Submitted to: Letters in Applied Microbiology
Publication Type: Peer Reviewed Journal
Publication Acceptance Date: 2/1/2007
Publication Date: 10/18/2007
Citation: Oot, R.A., Raya, R.R., Callaway, T.R., Edrington, T.S., Kutter, E.M., Brabban, A.D. 2007. Prevalence of Escherichia coli O157 and O157:H7-infecting bacteriophages in feedlot cattle feces. Letters in Applied Microbiology. 45:445-453. Interpretive Summary: E. coli O157:H7 is a dangerous pathogenic bacteria found in feedlot cattle. Bacteriophage are viruses that feed specifically on bacteria, and have been suggested as a method to kill pathogens such as E. coli O157:H7. However, before phage can be used as a tool to reduce foodborne illness, we must understand how common they are in the animal. We demonstrated that phage that infected E. coli were found in 58 of 60 samples, additionally phage that infected E. coli O157:H7 were found in 39 of 60 samples, albeit at very low levels. These results suggest that phages that infect E. coli (including O157:H7) may play a significant role in the ecology and colonization of cattle by E. coli O157:H7.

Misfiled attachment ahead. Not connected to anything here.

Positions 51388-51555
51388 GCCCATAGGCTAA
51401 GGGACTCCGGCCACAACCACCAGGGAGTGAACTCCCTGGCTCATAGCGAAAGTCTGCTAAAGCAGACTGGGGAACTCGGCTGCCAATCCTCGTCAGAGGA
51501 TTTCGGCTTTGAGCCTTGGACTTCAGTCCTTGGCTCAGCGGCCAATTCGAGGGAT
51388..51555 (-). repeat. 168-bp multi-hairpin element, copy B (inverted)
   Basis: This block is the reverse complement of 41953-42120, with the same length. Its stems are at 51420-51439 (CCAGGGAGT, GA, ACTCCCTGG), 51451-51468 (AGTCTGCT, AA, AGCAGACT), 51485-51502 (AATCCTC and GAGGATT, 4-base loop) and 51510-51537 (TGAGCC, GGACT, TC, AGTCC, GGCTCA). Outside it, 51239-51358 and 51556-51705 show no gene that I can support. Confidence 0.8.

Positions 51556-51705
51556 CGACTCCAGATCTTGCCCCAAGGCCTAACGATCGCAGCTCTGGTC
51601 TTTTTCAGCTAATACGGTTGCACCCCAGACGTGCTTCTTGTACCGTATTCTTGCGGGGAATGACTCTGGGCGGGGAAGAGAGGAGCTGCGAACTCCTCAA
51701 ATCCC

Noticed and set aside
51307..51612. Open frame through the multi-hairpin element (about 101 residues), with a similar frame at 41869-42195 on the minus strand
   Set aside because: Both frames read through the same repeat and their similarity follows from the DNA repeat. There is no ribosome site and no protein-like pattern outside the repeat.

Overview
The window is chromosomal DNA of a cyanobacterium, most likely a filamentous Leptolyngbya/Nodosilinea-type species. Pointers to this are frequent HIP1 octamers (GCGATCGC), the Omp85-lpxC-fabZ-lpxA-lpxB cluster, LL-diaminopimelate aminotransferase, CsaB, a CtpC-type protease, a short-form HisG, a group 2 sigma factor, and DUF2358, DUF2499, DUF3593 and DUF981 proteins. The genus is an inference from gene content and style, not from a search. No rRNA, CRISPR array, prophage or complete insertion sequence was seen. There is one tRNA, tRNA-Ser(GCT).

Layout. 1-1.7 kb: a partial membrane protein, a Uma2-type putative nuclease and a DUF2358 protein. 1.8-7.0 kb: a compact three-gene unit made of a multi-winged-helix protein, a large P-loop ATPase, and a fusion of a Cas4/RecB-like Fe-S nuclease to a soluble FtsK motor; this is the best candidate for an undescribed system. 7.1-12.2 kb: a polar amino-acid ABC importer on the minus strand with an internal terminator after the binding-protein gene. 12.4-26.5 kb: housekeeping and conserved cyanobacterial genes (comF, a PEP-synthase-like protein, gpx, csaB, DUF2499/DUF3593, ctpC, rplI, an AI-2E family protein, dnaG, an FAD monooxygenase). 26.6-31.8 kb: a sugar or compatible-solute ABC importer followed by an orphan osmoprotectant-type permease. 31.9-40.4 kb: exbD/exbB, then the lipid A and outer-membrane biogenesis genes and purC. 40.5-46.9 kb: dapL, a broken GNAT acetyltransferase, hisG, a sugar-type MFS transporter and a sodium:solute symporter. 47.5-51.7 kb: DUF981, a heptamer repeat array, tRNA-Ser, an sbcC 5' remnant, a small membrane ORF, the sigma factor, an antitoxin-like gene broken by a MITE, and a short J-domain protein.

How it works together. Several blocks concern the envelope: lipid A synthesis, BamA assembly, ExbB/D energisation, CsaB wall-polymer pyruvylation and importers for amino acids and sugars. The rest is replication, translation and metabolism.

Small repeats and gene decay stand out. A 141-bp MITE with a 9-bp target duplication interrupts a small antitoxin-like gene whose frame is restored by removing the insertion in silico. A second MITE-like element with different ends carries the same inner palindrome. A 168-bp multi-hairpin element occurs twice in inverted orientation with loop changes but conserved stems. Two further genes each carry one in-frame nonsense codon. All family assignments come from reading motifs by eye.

Technical Abstract: To determine the prevalence of both Escherichia coli O157 and O157:H7-infecting bacteriophages within a 50,000 head commercial beef feedlot. E. coli O157 was detected in 25% of the individual samples distributed across 7 of the 10 pens screened. In a simple primary screen to detect O157:H7-infecting phages, none were detected in any feedlot pen or individual sample. In contrast after a series of enrichment procedures O157:H7-infecting phages were detected in every feedlot pen and usually in the vast majority of the samples from that pen; virulent bacteriophages active against E. coli O157:H7 were detected post-enrichment from 39/60 of the feedlot samples and 58/60 contained phage that infected E. coli B or O157:H7. The data we present here indicates that we may be grossly underestimating the prevalence of O157:H7-infecting phages in livestock by simple screening and that enrichment screening is required to truly determine the presence of phages in these ecosystems. Our data suggests that O157:H7-infecting phages may play a role in the ecology and transient colonisation of cattle by E. coli O157:H7. Further, this and previous data suggest that before in vivo pathogen eradication studies using phage or any other regime are begun an enrichment screen should be carried out on these test animals to ensure that researchers avoid erroneous results.